​Aratta proposed by Sol Cohen

This led me to write the book Seven Mountains to Aratta that postulates that the biblical mountains of Ararat and Sumerian Aratta are likely the same location in Iran where Noah’s Ark landed.

Aratta is also described as very wealthy. The archaeological evidence discovered linking Godin-Susa-Uruk is compelling when attempting to connect Godin Tepe with Aratta.

Credit Google Maps for background showing the four holy mountains of Turkey and Iran in relation to Shinar

In the process of searching for Noah’s Ark, I started to see a nexus between the biblical Flood narrative and Sumerian flood legends. I pondered if biblical Ararat was the same as Sumerian Aratta. I started to consider the clues of Aratta’s location provided in the translation of the clay tablets, Enmerkar and the Lord of Aratta and Lugalbanda in the Mountain Cave:

    * Six day journey from Uruk, then bathe (
Susa?), enter the mountains on the seventh day

    * Follow a river (Karkheh?) through seven (7) mountain gates in the “Zubi” (Zagros?) mountains
    * Mountains 5, 6 and 7 are emphasized, with Anshan (
Awan?) located before mountain 5
    * The cave (
Yafteh?) that Lugalbanda stayed in was 1/2 the way to Aratta
    * Aratta (
Godin?) had metal moulds and precious stones

Looking for other research that corroborates Godin Tepe or the surrounding area as Aratta, I found the 1973 Ph.D. dissertation of Enmerkar and the Lord of Aratta by Sol Cohen, who determined the area near Hamadan – Nahavand – Kermanshah – Sanandaj to be the most likely location for Aratta. I consider Aratta a smaller region centered around Godin Tepe.

​Credit Google Earth for background image used for “seven mountains” route over the Zagros “Zubi” Mountains

Godin Tepe  photo from excavation (1965-1973) led by T. Cuyler Young, Jr., sponsored by the Royal Ontario Museum

​Aratta was known as the "mother of goats." Notice the chart showing the high number of goats found at Godin Tepe site.

I started using Google Earth and followed any river heading from Susa into the Zagros Mountains. I was looking for the “seven mountains” access over the mountains. As I followed the Karkheh river from Susa until it split near Pol Dokhtar, I noticed three prominent mountains, which I eventually labeled 5, 6, and 7. Had I identified the seven mountains route to Aratta? I also noticed an interesting mound in the general area of where Awan (Anshan) is supposed to be located. Anshan after 1973, is considered Tall-i Malyan (46 km north of Shiraz), which does not fit the Sumerian narrative. We may discover that at some point in history that both Awan and Anshan (Ancan or Anzan) were used interchangeably. I hope this mound will one day be explored and excavated, which may prove to be the location of ancient Awan.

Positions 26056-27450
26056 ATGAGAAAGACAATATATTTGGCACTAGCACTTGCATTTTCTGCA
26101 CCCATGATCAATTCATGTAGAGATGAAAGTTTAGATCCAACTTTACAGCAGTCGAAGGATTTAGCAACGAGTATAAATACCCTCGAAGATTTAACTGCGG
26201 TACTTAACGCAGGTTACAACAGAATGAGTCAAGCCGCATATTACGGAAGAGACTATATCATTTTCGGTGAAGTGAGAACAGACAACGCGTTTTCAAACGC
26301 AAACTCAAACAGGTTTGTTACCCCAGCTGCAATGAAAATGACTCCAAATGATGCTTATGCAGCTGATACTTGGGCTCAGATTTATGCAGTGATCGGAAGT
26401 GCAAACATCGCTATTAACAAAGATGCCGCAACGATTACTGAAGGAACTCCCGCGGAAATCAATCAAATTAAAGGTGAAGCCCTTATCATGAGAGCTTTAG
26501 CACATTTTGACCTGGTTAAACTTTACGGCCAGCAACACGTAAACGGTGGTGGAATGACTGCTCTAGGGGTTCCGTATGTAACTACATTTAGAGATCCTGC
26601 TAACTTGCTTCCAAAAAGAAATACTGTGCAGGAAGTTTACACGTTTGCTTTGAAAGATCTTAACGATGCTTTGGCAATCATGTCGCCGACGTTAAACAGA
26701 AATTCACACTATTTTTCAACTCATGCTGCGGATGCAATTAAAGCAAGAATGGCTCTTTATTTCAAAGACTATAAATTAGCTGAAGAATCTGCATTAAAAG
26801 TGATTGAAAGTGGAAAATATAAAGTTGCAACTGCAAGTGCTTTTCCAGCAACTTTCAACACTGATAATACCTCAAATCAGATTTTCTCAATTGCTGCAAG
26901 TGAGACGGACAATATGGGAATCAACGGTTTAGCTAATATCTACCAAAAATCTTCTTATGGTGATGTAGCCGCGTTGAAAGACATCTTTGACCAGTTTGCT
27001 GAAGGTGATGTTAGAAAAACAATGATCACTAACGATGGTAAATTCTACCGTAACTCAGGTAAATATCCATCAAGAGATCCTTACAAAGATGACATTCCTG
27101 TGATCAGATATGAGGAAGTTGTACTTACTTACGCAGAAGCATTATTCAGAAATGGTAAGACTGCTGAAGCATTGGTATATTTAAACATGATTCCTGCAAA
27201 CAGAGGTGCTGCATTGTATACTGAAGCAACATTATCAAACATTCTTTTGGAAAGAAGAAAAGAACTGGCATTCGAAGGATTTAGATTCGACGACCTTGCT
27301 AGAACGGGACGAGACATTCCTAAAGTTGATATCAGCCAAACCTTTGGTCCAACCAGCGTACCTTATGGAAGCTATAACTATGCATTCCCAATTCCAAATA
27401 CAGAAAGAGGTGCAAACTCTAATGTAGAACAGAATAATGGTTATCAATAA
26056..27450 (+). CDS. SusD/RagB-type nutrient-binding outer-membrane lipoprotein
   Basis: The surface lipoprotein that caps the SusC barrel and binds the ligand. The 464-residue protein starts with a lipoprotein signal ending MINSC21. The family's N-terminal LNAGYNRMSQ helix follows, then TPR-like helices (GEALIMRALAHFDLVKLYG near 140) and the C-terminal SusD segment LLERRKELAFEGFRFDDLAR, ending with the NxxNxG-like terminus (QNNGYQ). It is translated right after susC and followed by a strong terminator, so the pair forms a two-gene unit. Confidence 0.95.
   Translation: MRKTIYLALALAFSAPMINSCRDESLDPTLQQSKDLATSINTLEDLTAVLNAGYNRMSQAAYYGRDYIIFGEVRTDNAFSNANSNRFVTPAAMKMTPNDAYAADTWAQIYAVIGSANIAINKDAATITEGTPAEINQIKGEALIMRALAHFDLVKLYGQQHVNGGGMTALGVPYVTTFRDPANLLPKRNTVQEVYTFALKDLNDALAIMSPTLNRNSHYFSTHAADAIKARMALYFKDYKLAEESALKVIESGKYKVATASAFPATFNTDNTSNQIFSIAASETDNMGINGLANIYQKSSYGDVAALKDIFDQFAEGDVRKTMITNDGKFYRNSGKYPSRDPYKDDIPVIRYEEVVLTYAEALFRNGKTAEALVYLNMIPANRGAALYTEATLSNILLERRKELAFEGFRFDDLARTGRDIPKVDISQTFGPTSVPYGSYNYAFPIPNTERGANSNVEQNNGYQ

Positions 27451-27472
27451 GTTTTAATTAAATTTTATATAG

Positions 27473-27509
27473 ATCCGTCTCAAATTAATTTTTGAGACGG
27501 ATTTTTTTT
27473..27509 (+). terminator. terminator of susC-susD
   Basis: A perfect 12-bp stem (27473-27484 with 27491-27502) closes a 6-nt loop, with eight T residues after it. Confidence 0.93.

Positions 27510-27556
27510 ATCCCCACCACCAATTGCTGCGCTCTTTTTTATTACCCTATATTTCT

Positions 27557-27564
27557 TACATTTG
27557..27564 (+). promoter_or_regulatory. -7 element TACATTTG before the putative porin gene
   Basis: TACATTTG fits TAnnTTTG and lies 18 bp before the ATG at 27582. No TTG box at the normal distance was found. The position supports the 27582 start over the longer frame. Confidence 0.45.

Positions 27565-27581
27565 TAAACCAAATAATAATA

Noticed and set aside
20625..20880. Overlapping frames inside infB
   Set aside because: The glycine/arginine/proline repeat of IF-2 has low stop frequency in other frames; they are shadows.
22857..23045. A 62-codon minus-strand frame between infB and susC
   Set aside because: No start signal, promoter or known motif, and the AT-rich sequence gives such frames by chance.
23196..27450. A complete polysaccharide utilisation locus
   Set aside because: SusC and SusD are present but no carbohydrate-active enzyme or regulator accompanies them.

​​​​​​Is Godin Tepe linked to Aratta and the biblical mountains of Ararat?

Godin Tepe is an archaeological site approximately 12 miles southwest of Alvand mountain, near Kangavar, Iran. Aratta is a “mythical” mountain region mentioned in several Sumerian texts.

With growing confidence that Aratta was not a myth, I went to the Bible passage that never seemed to line up with Mt. Ararat in Turkey:

GENESIS 11:2 (KJV) AND IT CAME TO PASS, AS THEY JOURNEYED 
FROM THE EAST, THAT THEY FOUND A PLAIN IN THE LAND OF SHINAR; AND THEY DWELT THERE.

The location of Shinar is not exactly known, but believed to be in southern Mesopotamia (Sumer). Mt. Ararat is over 600 miles north-northwest in Turkey. So after mapping the holy mountains of Turkey and Iran, it became clear, at least to me, that Alvand mountain best fits the “from the east” biblical narrative mentioned in Genesis 11:2.

Map showing route from Susa through the seven mountains to Godin Tepe (Aratta?)

The book On the High Road by Hilary Gopnik and Mitchell S. Rothman, provides a detailed report of excavations of Godin Tepe by T. Cuyler Young, Jr. between 1965 to 1973. Godin Tepe is one of the largest mounds in the region, and provides the longest continual sequences of occupation of any site in western Iran and contains the following: moulds used to produce metal, lapis lazuli, early evidence for beer and wine production, and lots of goats (caprines).

Twin-peaked Parau (Mashu?) Mountain, photo by M. Mahdi Ahadian 2016

​Credit Google Earth for background image used for close-up of mound that may prove to be the remains of ancient Awan.

Chart from the book “On the High Road”

The Epic of Gilgamesh (Tablet nine) mentions Mount Mashu or twin-peaked mountain. Approximately 40 miles southwest-west of Godin Tepe is Parau Mountain that has two peaks.​ Considering the proximity to Aratta, it is a good candidate for Mashu, especially since this mountain was sacred to the ancients and has the Behistun Inscription and Statue of Hercules.